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PostPosted: Sun Jul 31, 2011 8:15 pm 
Lebom
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finlay wrote:
Foolster41 wrote:
(Moved from accidently posted in the original conlangy thread. :P):

In salthan, "conlangy" could be done a few ways, and I couldn't decide which one was best, so here'a all 3.

No matter what I do, it's biting off the begining of the first one, at least on my end. I'm going to try again later.

Dikaɘʃa in each is "welcome", and Ul- prefix is "inside of"

Dikaɘʃa ulkonlanȝali
(konlanȝali "Konlangee" transposed)

Dikaɘʃa ulsɘkdashaΘɘnai
sɘkdas-haΘɘ-nai
To build/put two things together-[word-PL] - "To build words" or "to build language"

Dikaɘʃa ultʃaΘoshaΘɘnai
tʃaΘos-haΘɘn-ai
"to mold/from-word-PL - "To mold words" or "to mold language"

you know... that's a capital theta you've got there. And why on earth are you using yogh?


Is there a difference in IPA between capital and lower case? The source I use just says "theta" (though it does look funny vbeing in the middle,if that's what you mean. I can fix it later)
yogh is, I had thought though like J in Jam, at least according to this flash IPA site I use )

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Last edited by Foolster41 on Sun Jul 31, 2011 8:26 pm, edited 1 time in total.

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PostPosted: Sun Jul 31, 2011 8:26 pm 
Avisaru
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Foolster41 wrote:
finlay wrote:
you know... that's a capital theta you've got there. And why on earth are you using yogh?


Is there a difference in IPA between capital and lower case? The source I use just says "theta"
yogh is, I had thought though like J in Jam, at least according to this flash IPA site I use )


ʤ is the J in jam, which isn't even in that chart. ʒ is the s in the middle of vision, which only looks somewhat like yogh, it's actually called ezh. (the two were apparently the same letter in early forms of Unicode, though, which might be the cause of the confusion...) There are no true uppercase letters in IPA, only small uppercase looking letters like ɴ or ʟ or others.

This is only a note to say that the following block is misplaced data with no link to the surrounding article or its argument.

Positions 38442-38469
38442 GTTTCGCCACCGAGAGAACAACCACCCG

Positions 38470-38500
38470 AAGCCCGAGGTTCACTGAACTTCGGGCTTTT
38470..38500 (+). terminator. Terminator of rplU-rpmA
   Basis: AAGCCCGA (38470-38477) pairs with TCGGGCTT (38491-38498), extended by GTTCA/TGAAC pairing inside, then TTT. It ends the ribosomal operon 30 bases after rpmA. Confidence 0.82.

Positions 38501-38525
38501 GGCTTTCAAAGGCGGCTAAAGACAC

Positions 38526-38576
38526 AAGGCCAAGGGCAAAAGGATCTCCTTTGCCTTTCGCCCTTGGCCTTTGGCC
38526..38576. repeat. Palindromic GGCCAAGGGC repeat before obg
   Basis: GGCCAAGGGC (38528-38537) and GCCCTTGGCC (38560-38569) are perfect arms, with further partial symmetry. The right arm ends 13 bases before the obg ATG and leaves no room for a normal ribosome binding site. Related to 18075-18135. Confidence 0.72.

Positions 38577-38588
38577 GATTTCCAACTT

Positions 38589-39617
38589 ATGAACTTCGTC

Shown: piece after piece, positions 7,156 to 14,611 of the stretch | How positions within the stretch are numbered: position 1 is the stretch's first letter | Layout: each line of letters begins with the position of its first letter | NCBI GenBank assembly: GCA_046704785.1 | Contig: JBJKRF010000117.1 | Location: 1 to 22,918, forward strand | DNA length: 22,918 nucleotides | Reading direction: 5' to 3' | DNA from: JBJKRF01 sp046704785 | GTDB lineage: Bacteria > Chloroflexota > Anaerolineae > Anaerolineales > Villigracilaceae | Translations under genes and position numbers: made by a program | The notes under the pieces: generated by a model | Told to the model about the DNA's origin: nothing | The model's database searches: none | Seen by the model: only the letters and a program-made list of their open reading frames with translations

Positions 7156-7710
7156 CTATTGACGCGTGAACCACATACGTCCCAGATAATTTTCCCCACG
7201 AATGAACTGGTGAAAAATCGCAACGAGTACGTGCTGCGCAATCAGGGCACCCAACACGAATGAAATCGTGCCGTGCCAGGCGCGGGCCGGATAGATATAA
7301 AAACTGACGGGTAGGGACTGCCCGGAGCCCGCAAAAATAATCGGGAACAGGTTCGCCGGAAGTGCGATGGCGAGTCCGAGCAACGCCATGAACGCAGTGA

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You can't read that, right? Yes, it says that.
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PostPosted: Mon Aug 01, 2011 3:58 am 
Smeric
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Now the only question left is, what is the difference between <e> and <ɘ>, since you only seem to use <ɘ>?


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PostPosted: Mon Aug 01, 2011 5:13 am 
Lebom
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Guitarplayer wrote:
Now the only question left is, what is the difference between <e> and <ɘ>, since you only seem to use <ɘ>?

You can hear the difference here http://www.yorku.ca/earmstro/ipa/vowels.html
(It's front close-mid vs. central close-mid)

Also, I realized it's supposed to be "conlangery", not "conlangy", but that's the one I need to fix anyway.

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PostPosted: Mon Aug 01, 2011 5:26 am 
Smeric
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Yeah, but if you only have [ɘ] for /e/ (it seems?), why not use <e>, as that's less awkward to type?


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PostPosted: Mon Aug 01, 2011 7:15 am 
Lebom
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Guitarplayer wrote:
Yeah, but if you only have [ɘ] for /e/ (it seems?), why not use <e>, as that's less awkward to type?

What he wrote was suposed to be IPA so < > don't come into the picture because he was using [ ].